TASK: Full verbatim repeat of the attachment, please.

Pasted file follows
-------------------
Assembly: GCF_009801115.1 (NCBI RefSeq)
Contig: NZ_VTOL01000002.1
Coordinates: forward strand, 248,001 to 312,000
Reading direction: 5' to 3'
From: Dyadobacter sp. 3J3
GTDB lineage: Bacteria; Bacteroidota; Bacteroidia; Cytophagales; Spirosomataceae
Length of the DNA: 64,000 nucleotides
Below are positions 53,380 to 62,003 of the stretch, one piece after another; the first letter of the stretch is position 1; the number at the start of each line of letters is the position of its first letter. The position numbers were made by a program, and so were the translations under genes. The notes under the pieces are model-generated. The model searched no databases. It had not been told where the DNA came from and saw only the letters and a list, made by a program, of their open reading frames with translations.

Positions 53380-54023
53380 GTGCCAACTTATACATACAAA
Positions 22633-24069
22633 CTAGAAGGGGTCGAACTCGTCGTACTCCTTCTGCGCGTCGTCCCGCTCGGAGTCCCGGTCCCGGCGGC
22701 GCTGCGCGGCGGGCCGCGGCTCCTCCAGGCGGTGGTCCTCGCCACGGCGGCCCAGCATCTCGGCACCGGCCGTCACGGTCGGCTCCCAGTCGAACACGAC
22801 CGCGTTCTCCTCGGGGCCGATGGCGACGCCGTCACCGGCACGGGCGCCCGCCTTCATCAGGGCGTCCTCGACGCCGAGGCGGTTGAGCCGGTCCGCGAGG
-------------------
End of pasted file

Assembly: GCF_009801115.1 (NCBI RefSeq)
Contig: NZ_VTOL01000002.1
Coordinates: forward strand, 248,001 to 312,000
Reading direction: 5' to 3'
From: Dyadobacter sp. 3J3
GTDB lineage: Bacteria; Bacteroidota; Bacteroidia; Cytophagales; Spirosomataceae
Length of the DNA: 64,000 nucleotides
Below are positions 53,380 to 62,003 of the stretch, one piece after another; the first letter of the stretch is position 1; the number at the start of each line of letters is the position of its first letter. The position numbers were made by a program, and so were the translations under genes. The notes under the pieces are model-generated. The model searched no databases. It had not been told where the DNA came from and saw only the letters and a list, made by a program, of their open reading frames with translations.

Positions 53380-54023
53380 GTGCCAACTTATACATACAAA
Positions 22633-24069
22633 CTAGAAGGGGTCGAACTCGTCGTACTCCTTCTGCGCGTCGTCCCGCTCGGAGTCCCGGTCCCGGCGGC
22701 GCTGCGCGGCGGGCCGCGGCTCCTCCAGGCGGTGGTCCTCGCCACGGCGGCCCAGCATCTCGGCACCGGCCGTCACGGTCGGCTCCCAGTCGAACACGAC
22801 CGCGTTCTCCTCGGGGCCGATGGCGACGCCGTCACCGGCACGGGCGCCCGCCTTCATCAGGGCGTCCTCGACGCCGAGGCGGTTGAGCCGGTCCGCGAGG